Glocal Understanding for Forced Migration

By Rachel-Louise Devoy

The Erasmus Intensive Program of Glocal Understanding for Forced Migration was held at Gediz University in Izmir, Turkey. The delegates consisted of sixty-odd students from various universities in the European Union (EU) and various disciplinary backgrounds, ranging from sociology, psychology, economics and law. The two-week intensive programme was an eye-opening experience, and revealed how polarised our European neighbours’ opinions were, and despite best intentions, their strongly Eurocentric bias on forced migration and EU migration policies.

The workshops and lectures explored various issues and perspectives: Broader issues such as gender, age and family dimensions were explored, as well as concepts of home and home-making. Specific issues regarding the legal and political challenges that both immigrants and governments face with regard to negotiating movement across borders. Practical issues such as methodology and the ethical challenges and particular language barriers in conducting research with vulnerable populations like asylum seekers were also explored. Theoretical debates on the formation of satellite cities and forced migrants subsequently being labelled with “Other” ideology, as well as discussions on concepts of nationality were particularly enlightening, and explored the experiences of forced migration from the perspective of the individual rather than merely a political issue.

Human rights was touched upon in discussions, but it was divisive: some approached forced migration as a problem in terms of lax border controls and focussed on how to help prevent illegal immigrants entering the EU as opposed to a humanitarian issue. A minority of the delegation even went as far as to decry human rights as “pointless”. The vast majority defended human rights, supporting greater focus on humanitarian rather than economic interests.

Despite this, the economic impact forced migration purportedly has on member states continued to be a preferential topic of discussion raised by the delegates. However EU member state’s roles in the production of illegality were omitted from discussion. Specifically the implicit role member states play in initiating and perpetuating foreign conflicts, and more importantly, that the massive upsurge in the number of forced migrants is a consequence of this ongoing policy of maintaining the status quo whilst monopolising markets of developing nations.

The strong, intrinsic relationship oppressive regimes have with Western governments regarding the purchase and trade of weapons, often done illegally, was also neglected from discussion, or the fact that much of the money stolen from the developing nations end up in the Western banking system. It is thus in the best interests of the West for developing nations to remain destabilised so that they can capitalise on their natural resources. Populations are migrating on an unprecedented scale, primarily due to these conflicts and weak economies, they are forced to look elsewhere for work or safety, primarily Europe. EU member state’s resistance to the influx of forced migrants from developing nations is ironic, considering they often play an implicit role in causing their displacement in the first place. When one considers the UK is the second biggest distributer of weapons globally, and our government’s interests in obtaining said countries natural resources (diamonds, oil, etc.), the cyclical nature of the process becomes apparent.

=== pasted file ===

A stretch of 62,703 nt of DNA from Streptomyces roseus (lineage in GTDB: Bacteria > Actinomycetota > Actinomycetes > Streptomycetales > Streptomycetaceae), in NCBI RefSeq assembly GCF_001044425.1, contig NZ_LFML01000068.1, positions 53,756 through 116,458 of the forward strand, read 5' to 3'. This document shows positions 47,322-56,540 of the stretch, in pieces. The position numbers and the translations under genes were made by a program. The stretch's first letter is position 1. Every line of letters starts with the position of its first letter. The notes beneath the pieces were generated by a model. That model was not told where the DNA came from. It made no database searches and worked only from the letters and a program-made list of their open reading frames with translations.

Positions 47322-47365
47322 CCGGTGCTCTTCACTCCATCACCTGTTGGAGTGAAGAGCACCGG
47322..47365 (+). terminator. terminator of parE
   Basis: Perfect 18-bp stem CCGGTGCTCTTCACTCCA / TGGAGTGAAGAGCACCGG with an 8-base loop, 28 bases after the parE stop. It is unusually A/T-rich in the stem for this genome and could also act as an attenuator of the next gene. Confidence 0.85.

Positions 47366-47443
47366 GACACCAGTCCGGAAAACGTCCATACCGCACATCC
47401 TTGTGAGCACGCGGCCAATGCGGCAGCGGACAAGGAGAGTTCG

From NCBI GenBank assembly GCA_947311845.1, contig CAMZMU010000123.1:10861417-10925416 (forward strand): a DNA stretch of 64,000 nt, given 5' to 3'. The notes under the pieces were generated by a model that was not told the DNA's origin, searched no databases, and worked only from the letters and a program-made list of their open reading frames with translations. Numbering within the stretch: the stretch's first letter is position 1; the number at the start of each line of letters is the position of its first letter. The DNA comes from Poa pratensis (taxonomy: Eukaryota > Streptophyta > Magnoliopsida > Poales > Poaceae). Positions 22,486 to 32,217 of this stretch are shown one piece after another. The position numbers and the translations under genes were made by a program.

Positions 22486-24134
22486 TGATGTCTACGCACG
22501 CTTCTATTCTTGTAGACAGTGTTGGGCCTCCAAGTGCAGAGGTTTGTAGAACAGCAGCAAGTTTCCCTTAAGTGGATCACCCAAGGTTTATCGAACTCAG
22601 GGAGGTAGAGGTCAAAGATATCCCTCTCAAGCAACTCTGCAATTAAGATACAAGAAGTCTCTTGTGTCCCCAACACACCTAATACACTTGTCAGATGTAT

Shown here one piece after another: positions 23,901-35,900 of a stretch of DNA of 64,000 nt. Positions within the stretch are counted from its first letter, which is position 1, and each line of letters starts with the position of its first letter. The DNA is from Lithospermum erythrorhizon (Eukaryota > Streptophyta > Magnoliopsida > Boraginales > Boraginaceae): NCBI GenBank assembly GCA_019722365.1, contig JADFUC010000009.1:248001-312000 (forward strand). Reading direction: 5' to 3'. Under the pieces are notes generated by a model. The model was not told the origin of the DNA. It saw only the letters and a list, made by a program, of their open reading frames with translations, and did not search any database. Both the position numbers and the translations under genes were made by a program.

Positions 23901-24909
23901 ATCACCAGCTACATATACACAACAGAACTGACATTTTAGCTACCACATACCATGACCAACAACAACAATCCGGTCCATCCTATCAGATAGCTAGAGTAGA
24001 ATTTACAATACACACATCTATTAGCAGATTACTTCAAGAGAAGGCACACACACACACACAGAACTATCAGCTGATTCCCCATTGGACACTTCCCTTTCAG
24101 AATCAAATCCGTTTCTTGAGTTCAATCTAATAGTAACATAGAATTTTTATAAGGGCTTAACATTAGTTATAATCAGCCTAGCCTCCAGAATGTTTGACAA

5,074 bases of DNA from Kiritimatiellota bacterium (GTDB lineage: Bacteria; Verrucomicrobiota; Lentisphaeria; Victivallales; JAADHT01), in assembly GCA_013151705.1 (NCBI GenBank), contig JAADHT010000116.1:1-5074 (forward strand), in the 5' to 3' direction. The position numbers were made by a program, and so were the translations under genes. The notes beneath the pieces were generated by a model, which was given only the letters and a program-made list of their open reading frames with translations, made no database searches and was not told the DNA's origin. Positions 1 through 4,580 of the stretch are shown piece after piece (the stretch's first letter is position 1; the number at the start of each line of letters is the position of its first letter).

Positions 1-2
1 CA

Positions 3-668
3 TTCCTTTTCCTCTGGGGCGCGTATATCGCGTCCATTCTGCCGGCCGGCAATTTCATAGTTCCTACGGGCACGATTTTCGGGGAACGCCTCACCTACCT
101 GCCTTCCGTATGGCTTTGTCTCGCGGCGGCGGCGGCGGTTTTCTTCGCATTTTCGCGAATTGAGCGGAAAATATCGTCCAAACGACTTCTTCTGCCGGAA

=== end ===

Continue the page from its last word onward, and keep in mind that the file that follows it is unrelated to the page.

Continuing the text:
While it was evident to the delegates that economic “system needs” of capitalism is a primary factor in who can and cannot enter into a country, it is not the sole reason for tightening immigration laws (Layton-Henry, 1984) as institutional racism has a role to play also. As EU integration has intensified, internal movement for EU citizens has become much easier for some, while external borders have been made more secure in order to prevent the entry of so-called illegal immigrants and bogus asylum seekers. It is by no means a coincidence that Russian oligarchs in the UK have faced little barriers to becoming naturalised citizens, whereas “undesirables” like asylum seekers face much more resistance in gaining citizenship. While one could argue that monetary contributions play a factor, New Zealanders and Australians with expired visas did not even enter into the equation during discussions of what constituted an illegal migrant.

While political and legal perspectives were explored, the impact of media on public opinion, and how influenced the framing of reportage is by political elites, was not. Branson & Stafford (1999:15) argue the media gives us a way of “imagining particular identities and groups which can have material effects on how people experience the world, and how they get understood…this is partly because the mass media have the power to re-present over and over, some identities, some imaginings, and to exclude others, and thereby, make them seem unfamiliar or even threatening.” When one considers the impact the media’s framing of forced migrants can have on audiences, the program was at a disadvantage for its failure to explore it further.

While the program made headway with some issues – particularly with exploring forced migration from the perspective of the individual, and the numerous challenges they face in their attempts to reach safety and stability in a host nation. However, the inability to look beyond our own Eurocentric perspective resulted in a number of misunderstandings and missed opportunities.

References:
Branson, G. and Stafford, R. (1999) The Media Student’s Book, Routledge.
Layton-Henry, Z. (ed.) (1984) Conservative Politics in Western Europe, London: Macmillan.

Rachel-Louise Devoy is a Senior Honours Sociology student. Her research interests are in the area of media and cultural reception, intersectionality, and LGBT rights.